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08-14-2014, 10:10 AM   #1
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Pentax K-50 && RawTherapee 4.1

Hello... I'm very near having to move from a Windows- based to a Linux- based computer system. Don't get me wrong, I think Windows swell and all, but there are a few good reasons for the switch. Unfortunately, this means I will no longer be able to use Lightroom for processing Raw files from my K-50.
I have been looking at several alternatives to Lr, and have heard some nice things about RawTherapee. My question to those with first-hand experience is whether it will handle the K-50's DNG Raw format, and can it interpret Pentax-specific settings such as highlight correction? As is par for the course, I haven't been able to find a definitive listing of supported cameras for this program.

08-14-2014, 10:12 AM   #2
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darktable | the photo workflow software ?It may work
08-14-2014, 10:59 AM   #3
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QuoteOriginally posted by AldaCZ Quote
Darktable looks like a very high quality piece of software, too. But it still uses slightly older Raw libraries (Rawspeed and libRaw?), which apparently doesn't support highlight correction on the K-50 (just going by what I've read) I found that a useful feature on more than one occasion.
Now, the newer raw library apparently supports the K-50 "full"y, but I'm gonna check it out anyway (after the weekend) since the definition of "supported" is scanty. (I've heard excellent things about both of these programs, yet the documentation is scattered compared with Lr. One minus for open source.)
AfterShot Pro 2 is still a commercial option, but I've heard some very mixed reviews... As it stands RawTherapee and Darktable are my forerunners. Hopefully they get their respective updates sooner rather than later.
08-14-2014, 11:25 AM - 1 Like   #4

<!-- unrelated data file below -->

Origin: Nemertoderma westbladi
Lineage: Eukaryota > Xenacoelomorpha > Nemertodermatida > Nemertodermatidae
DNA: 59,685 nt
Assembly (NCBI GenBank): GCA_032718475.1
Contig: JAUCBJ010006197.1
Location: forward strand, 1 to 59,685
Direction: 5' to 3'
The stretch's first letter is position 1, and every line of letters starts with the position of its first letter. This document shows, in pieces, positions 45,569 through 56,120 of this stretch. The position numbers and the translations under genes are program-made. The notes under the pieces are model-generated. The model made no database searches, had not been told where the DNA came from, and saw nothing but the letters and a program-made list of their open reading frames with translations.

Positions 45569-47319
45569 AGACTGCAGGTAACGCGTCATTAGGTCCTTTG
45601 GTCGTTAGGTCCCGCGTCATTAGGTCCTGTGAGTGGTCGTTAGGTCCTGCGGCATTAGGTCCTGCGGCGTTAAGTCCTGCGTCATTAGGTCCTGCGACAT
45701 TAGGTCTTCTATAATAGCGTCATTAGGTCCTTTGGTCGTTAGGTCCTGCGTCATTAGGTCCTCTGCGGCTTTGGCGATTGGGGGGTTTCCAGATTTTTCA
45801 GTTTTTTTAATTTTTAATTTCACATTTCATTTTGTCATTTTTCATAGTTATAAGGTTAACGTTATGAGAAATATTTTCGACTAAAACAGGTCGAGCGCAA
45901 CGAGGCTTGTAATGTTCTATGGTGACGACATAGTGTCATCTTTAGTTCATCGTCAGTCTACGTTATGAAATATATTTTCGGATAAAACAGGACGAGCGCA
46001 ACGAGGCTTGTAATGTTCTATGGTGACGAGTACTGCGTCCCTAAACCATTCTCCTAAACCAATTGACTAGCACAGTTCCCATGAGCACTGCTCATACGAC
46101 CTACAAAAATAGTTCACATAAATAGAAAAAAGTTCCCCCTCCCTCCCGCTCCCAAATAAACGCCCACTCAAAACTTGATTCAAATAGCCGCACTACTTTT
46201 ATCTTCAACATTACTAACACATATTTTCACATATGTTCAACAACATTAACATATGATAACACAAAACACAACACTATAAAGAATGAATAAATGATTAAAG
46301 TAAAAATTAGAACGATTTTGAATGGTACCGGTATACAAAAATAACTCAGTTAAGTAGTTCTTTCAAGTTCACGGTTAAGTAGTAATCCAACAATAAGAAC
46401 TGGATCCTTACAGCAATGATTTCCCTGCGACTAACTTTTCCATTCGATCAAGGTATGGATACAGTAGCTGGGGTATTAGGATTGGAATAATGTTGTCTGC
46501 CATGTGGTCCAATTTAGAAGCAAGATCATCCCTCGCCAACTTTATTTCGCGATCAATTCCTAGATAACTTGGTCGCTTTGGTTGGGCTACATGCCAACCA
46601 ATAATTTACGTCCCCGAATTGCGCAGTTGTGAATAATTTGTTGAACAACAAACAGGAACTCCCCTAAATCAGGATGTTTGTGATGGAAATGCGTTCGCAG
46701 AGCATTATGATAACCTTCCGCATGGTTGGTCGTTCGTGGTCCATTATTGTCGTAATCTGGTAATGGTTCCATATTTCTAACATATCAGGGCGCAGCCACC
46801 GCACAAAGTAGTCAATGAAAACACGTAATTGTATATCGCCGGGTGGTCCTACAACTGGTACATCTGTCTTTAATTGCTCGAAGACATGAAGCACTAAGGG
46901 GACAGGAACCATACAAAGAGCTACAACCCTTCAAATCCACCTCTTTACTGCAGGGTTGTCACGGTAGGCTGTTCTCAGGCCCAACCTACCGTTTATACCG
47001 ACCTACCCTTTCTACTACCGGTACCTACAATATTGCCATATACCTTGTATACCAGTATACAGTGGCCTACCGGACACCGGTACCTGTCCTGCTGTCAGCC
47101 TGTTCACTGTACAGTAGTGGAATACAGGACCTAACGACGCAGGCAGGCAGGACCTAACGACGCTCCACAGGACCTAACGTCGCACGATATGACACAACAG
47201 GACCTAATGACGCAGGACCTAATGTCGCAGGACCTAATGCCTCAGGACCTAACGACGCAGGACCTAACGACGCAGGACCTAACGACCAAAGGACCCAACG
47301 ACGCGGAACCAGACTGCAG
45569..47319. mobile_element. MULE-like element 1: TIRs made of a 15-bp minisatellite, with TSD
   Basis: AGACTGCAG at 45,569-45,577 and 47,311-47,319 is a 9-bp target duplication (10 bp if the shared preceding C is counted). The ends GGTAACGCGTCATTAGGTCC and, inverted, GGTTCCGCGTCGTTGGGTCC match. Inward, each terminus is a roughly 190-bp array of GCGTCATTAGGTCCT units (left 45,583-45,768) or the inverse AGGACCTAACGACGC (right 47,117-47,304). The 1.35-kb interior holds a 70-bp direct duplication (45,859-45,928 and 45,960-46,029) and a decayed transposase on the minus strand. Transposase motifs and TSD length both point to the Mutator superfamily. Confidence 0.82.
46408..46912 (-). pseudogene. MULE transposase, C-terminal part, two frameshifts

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Hi

Try this, works with my K5II
http://lightzoneproject.org/

08-14-2014, 11:52 AM   #5
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QuoteOriginally posted by bobpur Quote
Hi

Try this, works with my K5II
http://lightzoneproject.org/
That might be the ticket it uses dcraw 9.21 (I notice that K-50 just showed up the dcraw 9.20 list. Honestly, I have no idea what that means in reality). But I'm still looking for answers on RawTherapee...I've been hearing so many good things about it that I'd really like to know more. But failing that, it's good to know there's a ready alternative.
08-15-2014, 12:18 AM   #6
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QuoteOriginally posted by bobpur Quote
Hi

Try this, works with my K5II
http://lightzoneproject.org/
Seems to be an interesting software. Thanks!
08-18-2014, 01:52 AM   #7
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Hi Schmidt,

I would give darktable a try. I'm using both Lightroom on Windows 7 myself, but needed something for Mint-Linux as well, so I gave it a try during holidays, where I had some time to try it out. Even if Lightroom has more powerfull cataloging functions (sorting by exifdate, nested collections) darktable has at least some cataloging, whereas raw therapee has none, which I find quite uncomfortable. Image processing in darktable is very powerfull and the results are absolutely comparable to lightroom. Even geotagging is possible. Both darktable and rawtherapee are resource hungry, so there is not much difference on this. Overall I think darktable is more convenient for people already familiar with lightroom, and it keeps it's image meta-data in a sqlite database, whereas Raw Therapee clutters your directories with it's pp3-files (darktable creates side-car-files as well, but as far as i can tell these are used for processing instructions only). This is of course only my opinion, but if I would start with image-processing on linux I definitely would go Darktable.
08-18-2014, 10:20 AM   #8
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QuoteOriginally posted by rullrich Quote
Hi Schmidt,

I would give darktable a try. I'm using both Lightroom on Windows 7 myself, but needed something for Mint-Linux as well, so I gave it a try during holidays, where I had some time to try it out. Even if Lightroom has more powerfull cataloging functions (sorting by exifdate, nested collections) darktable has at least some cataloging, whereas raw therapee has none, which I find quite uncomfortable. Image processing in darktable is very powerfull and the results are absolutely comparable to lightroom. Even geotagging is possible. Both darktable and rawtherapee are resource hungry, so there is not much difference on this. Overall I think darktable is more convenient for people already familiar with lightroom, and it keeps it's image meta-data in a sqlite database, whereas Raw Therapee clutters your directories with it's pp3-files (darktable creates side-car-files as well, but as far as i can tell these are used for processing instructions only). This is of course only my opinion, but if I would start with image-processing on linux I definitely would go Darktable.